If you had to choose just one visual artist from all of history to call your favorite, who would it be and why? What unique contribution did this artist make, and why does it resonate with you so deeply?
The harder we work at something, the more we are able and free to enjoy it. Rembrandt knew this too.Russ Ramsey
At this point in my life I would have to say Rembrandt. There was a time when it was most definitely Vincent van Gogh, but it’s Rembrandt now. I think a big part of this comes with age. When Vincent died, he was eleven years younger than I am now. Rembrandt lived into his late 60’s, and the arc of his life shaped his art. I’m trying to pay attention to that. I’m currently researching Rembrandt’s life story, and it’s really making me tender toward him in ways I haven’t felt before. Rembrandt was regarded by his own peers as a master, second only to Dürer in all of Europe at the time. And now, many of us might ask, “Who’s Dürer?” But we all know Rembrandt. He was an absolute genius, an artistic prodigy, and a man who had to navigate the fame his talents brought along with the suffering he came to know in the second half of his life in particular. I am drawn to the stories as much as the paintings.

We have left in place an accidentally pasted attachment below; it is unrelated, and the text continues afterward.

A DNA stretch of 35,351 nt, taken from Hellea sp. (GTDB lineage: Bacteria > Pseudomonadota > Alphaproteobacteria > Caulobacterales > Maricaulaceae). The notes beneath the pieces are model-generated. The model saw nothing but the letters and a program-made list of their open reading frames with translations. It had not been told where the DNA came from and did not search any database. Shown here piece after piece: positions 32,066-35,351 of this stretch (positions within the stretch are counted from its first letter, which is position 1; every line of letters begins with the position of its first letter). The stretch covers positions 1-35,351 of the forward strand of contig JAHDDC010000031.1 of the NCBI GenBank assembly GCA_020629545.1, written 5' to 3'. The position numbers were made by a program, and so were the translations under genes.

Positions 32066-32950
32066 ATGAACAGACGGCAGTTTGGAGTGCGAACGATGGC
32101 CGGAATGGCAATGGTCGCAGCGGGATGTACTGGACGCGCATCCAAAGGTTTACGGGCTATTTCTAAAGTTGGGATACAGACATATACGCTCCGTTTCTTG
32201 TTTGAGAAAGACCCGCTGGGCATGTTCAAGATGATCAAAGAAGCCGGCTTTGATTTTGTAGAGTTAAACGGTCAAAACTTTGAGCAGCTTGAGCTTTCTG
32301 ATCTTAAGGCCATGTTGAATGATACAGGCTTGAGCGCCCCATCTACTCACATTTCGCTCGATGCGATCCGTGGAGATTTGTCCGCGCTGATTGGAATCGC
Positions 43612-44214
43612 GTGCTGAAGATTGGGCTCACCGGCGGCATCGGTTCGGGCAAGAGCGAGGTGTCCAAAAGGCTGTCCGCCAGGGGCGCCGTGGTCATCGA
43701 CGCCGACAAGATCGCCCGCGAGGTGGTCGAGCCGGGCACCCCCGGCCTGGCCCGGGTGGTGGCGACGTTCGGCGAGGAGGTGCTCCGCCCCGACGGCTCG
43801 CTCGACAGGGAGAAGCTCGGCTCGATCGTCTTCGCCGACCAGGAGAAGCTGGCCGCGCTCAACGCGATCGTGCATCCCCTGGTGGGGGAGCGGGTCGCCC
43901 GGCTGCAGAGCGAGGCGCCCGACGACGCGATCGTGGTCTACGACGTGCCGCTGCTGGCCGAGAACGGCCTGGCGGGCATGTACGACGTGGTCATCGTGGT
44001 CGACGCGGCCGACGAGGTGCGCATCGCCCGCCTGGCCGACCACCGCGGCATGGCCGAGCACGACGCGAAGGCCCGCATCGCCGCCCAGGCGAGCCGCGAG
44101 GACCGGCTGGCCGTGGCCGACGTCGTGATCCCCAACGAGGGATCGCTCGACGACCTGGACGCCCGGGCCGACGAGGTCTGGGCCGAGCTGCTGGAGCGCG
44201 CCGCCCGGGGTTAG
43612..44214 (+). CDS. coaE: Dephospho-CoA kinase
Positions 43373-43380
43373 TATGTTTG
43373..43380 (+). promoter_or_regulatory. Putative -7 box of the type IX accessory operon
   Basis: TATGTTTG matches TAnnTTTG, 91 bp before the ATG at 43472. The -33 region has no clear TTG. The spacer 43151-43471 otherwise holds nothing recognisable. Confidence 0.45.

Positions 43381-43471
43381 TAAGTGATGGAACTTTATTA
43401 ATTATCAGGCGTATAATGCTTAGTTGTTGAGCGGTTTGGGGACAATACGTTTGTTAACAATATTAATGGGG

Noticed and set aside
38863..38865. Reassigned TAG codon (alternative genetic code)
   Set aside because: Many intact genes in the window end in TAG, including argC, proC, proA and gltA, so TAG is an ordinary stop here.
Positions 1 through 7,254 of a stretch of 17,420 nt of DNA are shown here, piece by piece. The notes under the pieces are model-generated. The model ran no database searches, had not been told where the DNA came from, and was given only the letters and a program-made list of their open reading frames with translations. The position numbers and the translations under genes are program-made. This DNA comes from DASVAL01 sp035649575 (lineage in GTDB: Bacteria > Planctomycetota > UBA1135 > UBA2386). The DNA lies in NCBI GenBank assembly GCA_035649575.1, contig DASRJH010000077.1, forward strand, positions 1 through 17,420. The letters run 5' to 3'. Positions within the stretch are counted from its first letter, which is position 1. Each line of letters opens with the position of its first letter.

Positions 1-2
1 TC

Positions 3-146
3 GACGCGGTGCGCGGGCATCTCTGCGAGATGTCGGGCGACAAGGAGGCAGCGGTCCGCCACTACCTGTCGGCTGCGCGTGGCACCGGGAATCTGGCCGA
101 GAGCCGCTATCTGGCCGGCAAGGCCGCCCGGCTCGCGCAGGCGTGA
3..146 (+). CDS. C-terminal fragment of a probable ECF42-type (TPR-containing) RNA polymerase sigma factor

How has your understanding shifted over the years regarding the convergence of faith and pastoral ministry with deep engagement in art? Are there any ways in which your mind has changed or your imagination has expanded?
Art and ministry have always been linked in my mind—since the very beginning. My sense of call to ministry came after I developed a love for art, so I went into my vocation with an appreciation for the power of art.